My spending this past week has been as follows:
- I paid a medical bill that was due.
- I pre-ordered a DVD of the latest project by my favorite independent filmmaker. Pre-ordering did provide a discount, though the purchase itself wasn't ultimately necessary. Oops...
- I paid off my credit card bill.
- I bought blank DVDs and cases for a freelance project, and was reimbursed.
- I bought almond milk for my breakfast shakes, Greek yogurt, and fresh mozzarella cheese.
- I bought a dress using a $25 gift card plus the extra 15% off. Despite the deal, it was still an unnecessary purchase. *wince* I need to knuckle down!
- a fruit plate for the bridal party to share the morning before the weddin
- having my hair don
- my share of the limo bus
- a monetary gift for the wedding couple
I also made an appointment to take my cat Loki to the vet tomorrow, and there will likely be expenditures related to that. As you may recall, Loki got sick during my spending fast last spring and had to be rushed to the vet. Lately she's been pulling out her fur and I fear she is having an allergic or anxious reaction to something, so I'm taking her in to be tested. I want her to be healthy and happy!
I know in this first week I've spent more than I needed to, but I know that being conscious of my spending has hindered impulse purchases of more clothing and various to-go beverages.
Besides this, I find myself increasingly aware that I am already surrounded by stuff I don't need. Even now, at my work desk, I feel tempted to just swipe my arm across the surface and knock everything away. Being surrounded by too many things creates an unrest in me, and I seek peace by continually poring over everything and thinning it out. This process is undoing years (decades) of habits embedded in my psyche, where spending money and acquiring things is considered a very normal part of life. It felt natural to me once; now it feels inhibiting and binding. Still, the desire to buy will surface from time to time, and I have to summon my willpower to go against the grain.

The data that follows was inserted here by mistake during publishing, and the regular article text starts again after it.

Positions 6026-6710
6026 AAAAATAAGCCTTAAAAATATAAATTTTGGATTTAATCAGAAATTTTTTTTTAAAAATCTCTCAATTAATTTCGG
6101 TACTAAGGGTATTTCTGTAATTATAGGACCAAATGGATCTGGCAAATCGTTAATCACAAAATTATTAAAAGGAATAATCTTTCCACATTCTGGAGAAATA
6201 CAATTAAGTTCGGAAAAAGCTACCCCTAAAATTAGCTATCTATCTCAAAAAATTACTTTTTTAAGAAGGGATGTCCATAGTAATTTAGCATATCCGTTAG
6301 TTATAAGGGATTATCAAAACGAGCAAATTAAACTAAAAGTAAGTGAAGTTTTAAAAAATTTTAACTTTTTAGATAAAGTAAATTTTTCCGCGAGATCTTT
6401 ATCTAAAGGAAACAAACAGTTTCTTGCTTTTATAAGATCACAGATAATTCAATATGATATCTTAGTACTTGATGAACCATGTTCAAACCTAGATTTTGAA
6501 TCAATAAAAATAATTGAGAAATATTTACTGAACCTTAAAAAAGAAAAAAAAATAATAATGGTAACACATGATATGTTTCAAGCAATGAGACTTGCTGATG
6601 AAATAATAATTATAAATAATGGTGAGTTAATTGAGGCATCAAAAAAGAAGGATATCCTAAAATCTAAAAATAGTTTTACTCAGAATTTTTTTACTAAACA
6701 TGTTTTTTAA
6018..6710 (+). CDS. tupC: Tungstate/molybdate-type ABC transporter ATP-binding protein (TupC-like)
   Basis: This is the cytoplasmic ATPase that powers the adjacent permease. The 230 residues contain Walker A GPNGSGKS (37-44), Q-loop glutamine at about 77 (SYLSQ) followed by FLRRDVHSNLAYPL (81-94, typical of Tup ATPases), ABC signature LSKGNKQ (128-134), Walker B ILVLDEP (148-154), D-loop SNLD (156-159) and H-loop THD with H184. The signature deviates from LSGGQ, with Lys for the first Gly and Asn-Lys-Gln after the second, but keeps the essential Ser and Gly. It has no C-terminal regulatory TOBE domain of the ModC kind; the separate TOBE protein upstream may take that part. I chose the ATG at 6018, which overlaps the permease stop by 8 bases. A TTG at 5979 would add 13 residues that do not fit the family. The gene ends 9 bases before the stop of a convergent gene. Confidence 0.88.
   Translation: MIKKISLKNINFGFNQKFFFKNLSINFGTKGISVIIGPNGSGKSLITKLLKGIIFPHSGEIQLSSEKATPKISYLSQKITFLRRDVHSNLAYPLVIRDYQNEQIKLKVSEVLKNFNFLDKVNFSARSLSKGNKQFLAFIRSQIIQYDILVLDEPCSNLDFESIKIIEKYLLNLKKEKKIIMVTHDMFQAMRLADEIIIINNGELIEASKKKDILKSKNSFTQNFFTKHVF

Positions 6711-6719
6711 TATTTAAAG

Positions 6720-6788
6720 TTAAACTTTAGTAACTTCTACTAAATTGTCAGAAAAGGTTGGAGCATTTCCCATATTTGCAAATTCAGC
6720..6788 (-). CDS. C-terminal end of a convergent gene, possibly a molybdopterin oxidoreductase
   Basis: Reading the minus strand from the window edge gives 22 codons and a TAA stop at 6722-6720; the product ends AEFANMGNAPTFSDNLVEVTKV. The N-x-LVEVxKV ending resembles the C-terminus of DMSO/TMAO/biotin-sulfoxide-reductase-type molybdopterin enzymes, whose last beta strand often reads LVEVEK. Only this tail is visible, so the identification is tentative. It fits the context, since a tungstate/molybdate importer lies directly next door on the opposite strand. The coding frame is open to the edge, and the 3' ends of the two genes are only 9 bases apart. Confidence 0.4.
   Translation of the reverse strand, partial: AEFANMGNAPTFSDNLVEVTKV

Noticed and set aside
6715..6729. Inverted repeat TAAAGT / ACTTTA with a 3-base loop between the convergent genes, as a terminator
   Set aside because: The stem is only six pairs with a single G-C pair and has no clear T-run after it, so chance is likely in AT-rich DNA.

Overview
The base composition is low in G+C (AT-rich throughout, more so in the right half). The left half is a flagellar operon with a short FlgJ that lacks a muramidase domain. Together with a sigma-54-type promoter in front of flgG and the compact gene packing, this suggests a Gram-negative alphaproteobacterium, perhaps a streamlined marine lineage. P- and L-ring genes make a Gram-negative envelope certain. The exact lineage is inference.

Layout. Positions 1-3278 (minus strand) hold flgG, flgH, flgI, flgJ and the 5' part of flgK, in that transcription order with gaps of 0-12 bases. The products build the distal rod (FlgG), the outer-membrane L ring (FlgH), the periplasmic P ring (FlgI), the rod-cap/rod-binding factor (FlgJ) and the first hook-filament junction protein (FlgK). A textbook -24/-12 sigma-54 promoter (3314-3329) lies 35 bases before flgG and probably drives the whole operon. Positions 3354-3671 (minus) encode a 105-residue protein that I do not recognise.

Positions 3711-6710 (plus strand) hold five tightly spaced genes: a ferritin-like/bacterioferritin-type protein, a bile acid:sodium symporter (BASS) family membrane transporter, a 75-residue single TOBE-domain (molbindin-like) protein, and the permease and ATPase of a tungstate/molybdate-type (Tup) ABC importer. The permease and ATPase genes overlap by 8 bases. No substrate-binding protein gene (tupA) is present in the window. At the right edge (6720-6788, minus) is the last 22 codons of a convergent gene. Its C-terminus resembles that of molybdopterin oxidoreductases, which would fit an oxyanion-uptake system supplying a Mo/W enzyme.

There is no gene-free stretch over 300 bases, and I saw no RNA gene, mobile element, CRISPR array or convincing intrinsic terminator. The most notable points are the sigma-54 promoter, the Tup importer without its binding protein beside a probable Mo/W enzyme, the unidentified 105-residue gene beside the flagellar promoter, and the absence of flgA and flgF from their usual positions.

Finding value in people and experiences instead of money and things is my ultimate goal here. I want to live well, be well, and treat my world well. The only tough part is unlearning what I know about being a consumer. Making a conscious decision to change is the hardest step. Having more money for retirement/investments/travel/housing because I don't spend in excess, having better health because I don't buy fast food/junk food/processed food, and spending less time cleaning/fixing/sorting/storing/selling things that I didn't acquire in the first place... these are all very easy. More on this in a later post. For now, I challenge you to become more mindful and aware of what you spend money on, why you value it enough to hand over your wages for it, and if there is a better, healthier, or even greener alternative.